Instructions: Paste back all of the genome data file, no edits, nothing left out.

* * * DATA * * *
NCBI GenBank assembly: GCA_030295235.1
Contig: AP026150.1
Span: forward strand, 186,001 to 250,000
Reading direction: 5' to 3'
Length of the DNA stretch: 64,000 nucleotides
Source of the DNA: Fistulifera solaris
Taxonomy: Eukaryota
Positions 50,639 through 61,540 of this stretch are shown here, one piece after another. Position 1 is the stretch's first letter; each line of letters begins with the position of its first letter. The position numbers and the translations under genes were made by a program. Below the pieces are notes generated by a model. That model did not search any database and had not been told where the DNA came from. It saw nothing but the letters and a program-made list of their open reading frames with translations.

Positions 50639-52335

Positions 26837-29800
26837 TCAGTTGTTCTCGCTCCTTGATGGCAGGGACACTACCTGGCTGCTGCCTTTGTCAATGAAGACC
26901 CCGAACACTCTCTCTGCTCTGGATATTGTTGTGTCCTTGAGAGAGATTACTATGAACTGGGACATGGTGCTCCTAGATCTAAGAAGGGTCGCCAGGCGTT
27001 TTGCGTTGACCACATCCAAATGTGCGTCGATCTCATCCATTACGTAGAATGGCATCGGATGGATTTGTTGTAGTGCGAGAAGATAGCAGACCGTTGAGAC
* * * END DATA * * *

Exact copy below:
NCBI GenBank assembly: GCA_030295235.1
Contig: AP026150.1
Span: forward strand, 186,001 to 250,000
Reading direction: 5' to 3'
Length of the DNA stretch: 64,000 nucleotides
Source of the DNA: Fistulifera solaris
Taxonomy: Eukaryota
Positions 50,639 through 61,540 of this stretch are shown here, one piece after another. Position 1 is the stretch's first letter; each line of letters begins with the position of its first letter. The position numbers and the translations under genes were made by a program. Below the pieces are notes generated by a model. That model did not search any database and had not been told where the DNA came from. It saw nothing but the letters and a program-made list of their open reading frames with translations.

Positions 50639-52335

Positions 26837-29800
26837 TCAGTTGTTCTCGCTCCTTGATGGCAGGGACACTACCTGGCTGCTGCCTTTGTCAATGAAGACC
26901 CCGAACACTCTCTCTGCTCTGGATATTGTTGTGTCCTTGAGAGAGATTACTATGAACTGGGACATGGTGCTCCTAGATCTAAGAAGGGTCGCCAGGCGTT
27001 TTGCGTTGACCACATCCAAATGTGCGTCGATCTCATCCATTACGTAGAATGGCATCGGATGGATTTGTTGTAGTGCGAGAAGATAGCAGACCGTTGAGAC